Suppose everyone who was seeking a job got one tomorrow, began earning income, and spent their income. As it would take longer for the products to arrive in retail stores, there would be a lot of money chasing a few goods.
Consequently, unemployment would fall and the overall price level would rise. Gaining further depth in the progression of this course, the differences between our expectations for inflation and our observations of it tend to reinforce the notion that expectations play a large role in macroeconomics.
Completing this unit should take you approximately 20 hours. Aggregate Economic Activities and Fluctuations In studying macroeconomics, the focal point is the whole economy versus markets for goods and services. This approach entails looking at the forces affecting growth, inflation, and unemployment at the aggregate level whether it is output, income, or the set of components within GDP.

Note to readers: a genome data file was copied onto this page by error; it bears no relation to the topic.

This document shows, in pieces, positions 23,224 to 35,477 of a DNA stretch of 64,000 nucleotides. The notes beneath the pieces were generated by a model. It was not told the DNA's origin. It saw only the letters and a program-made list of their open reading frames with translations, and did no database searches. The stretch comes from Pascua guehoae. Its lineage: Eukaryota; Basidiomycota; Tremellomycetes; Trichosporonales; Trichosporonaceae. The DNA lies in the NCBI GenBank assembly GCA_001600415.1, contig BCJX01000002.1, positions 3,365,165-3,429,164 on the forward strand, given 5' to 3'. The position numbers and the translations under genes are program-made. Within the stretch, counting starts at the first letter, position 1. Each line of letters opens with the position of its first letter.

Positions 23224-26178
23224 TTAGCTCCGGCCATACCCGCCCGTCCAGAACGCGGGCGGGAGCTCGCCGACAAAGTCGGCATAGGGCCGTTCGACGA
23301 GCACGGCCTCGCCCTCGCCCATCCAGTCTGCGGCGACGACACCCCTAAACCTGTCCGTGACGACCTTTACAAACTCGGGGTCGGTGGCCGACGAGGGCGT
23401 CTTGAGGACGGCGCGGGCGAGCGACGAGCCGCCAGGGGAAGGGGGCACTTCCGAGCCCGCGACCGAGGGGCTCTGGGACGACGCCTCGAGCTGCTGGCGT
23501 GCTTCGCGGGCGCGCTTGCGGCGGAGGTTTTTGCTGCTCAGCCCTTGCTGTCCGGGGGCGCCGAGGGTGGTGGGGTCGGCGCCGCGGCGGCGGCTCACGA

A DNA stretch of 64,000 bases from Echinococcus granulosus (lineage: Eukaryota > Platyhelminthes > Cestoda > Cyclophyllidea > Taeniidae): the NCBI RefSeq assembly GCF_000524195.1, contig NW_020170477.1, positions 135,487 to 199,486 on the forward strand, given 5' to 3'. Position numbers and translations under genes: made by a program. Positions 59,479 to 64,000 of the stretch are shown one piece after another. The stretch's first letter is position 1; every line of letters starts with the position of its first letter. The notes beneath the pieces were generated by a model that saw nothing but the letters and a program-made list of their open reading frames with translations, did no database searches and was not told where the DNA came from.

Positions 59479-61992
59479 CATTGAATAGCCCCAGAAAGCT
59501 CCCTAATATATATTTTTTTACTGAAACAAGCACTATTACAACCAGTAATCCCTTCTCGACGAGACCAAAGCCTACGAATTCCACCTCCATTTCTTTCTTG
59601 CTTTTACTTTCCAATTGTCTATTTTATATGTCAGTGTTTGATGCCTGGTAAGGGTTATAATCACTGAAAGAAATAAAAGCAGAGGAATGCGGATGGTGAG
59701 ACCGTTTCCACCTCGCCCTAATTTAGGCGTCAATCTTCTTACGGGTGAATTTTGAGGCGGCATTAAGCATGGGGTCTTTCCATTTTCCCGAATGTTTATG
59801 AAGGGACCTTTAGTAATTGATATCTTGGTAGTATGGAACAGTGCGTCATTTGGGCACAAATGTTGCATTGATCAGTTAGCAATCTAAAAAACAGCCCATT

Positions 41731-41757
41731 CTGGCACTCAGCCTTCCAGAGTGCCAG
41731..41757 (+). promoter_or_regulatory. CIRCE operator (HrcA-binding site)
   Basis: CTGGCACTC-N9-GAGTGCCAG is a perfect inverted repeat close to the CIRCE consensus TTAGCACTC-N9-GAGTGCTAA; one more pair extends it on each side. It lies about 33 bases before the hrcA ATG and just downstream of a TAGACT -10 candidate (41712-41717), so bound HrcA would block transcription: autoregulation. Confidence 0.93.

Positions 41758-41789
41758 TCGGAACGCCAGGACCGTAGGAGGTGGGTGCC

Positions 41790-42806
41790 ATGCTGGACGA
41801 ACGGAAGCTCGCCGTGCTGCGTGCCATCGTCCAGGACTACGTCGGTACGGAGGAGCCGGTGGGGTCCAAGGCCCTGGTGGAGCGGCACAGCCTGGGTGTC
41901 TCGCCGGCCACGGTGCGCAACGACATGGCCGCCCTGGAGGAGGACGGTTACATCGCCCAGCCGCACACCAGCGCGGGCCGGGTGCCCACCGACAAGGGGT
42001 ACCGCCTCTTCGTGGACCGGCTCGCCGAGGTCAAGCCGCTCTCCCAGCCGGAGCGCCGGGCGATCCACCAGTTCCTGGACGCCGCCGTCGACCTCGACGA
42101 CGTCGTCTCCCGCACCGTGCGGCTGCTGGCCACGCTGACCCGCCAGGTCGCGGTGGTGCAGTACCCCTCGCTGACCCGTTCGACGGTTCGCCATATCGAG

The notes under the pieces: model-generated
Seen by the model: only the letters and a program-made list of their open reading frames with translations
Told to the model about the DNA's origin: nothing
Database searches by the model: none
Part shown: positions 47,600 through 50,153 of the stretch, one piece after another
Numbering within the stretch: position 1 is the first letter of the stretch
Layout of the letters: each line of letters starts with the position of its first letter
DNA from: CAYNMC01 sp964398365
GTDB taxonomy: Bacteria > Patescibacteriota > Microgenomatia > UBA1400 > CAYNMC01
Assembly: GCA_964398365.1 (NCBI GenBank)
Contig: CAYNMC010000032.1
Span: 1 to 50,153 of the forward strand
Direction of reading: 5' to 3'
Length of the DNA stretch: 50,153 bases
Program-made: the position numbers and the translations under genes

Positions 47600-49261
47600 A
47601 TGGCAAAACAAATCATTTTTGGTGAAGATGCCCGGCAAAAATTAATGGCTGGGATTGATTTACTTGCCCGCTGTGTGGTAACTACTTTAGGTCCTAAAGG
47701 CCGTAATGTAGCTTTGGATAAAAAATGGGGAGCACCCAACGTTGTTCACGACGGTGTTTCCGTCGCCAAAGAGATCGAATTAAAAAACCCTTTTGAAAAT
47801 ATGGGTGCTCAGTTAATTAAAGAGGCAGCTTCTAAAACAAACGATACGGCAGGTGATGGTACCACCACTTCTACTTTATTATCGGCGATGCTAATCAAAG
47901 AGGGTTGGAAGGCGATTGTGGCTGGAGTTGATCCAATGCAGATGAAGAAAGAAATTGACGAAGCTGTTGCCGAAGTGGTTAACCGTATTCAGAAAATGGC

Aggregate demand is the total amount of goods and services people want to buy; in other words, it measures what people wish to purchase rather than what is actually produced.
The aggregate demand is the sum of consumption, investment, government expenses, and net exports. Aggregate supply is the total output an economy produces at a given price level.
As you learned in microeconomics, firms achieve equilibrium when they produce the quantity of goods and services consumers want to buy - that is, when aggregate supply equals aggregate demand. This unit will examine shifts in aggregate supply and aggregate demand and their short-term and long-term effects for the whole economy.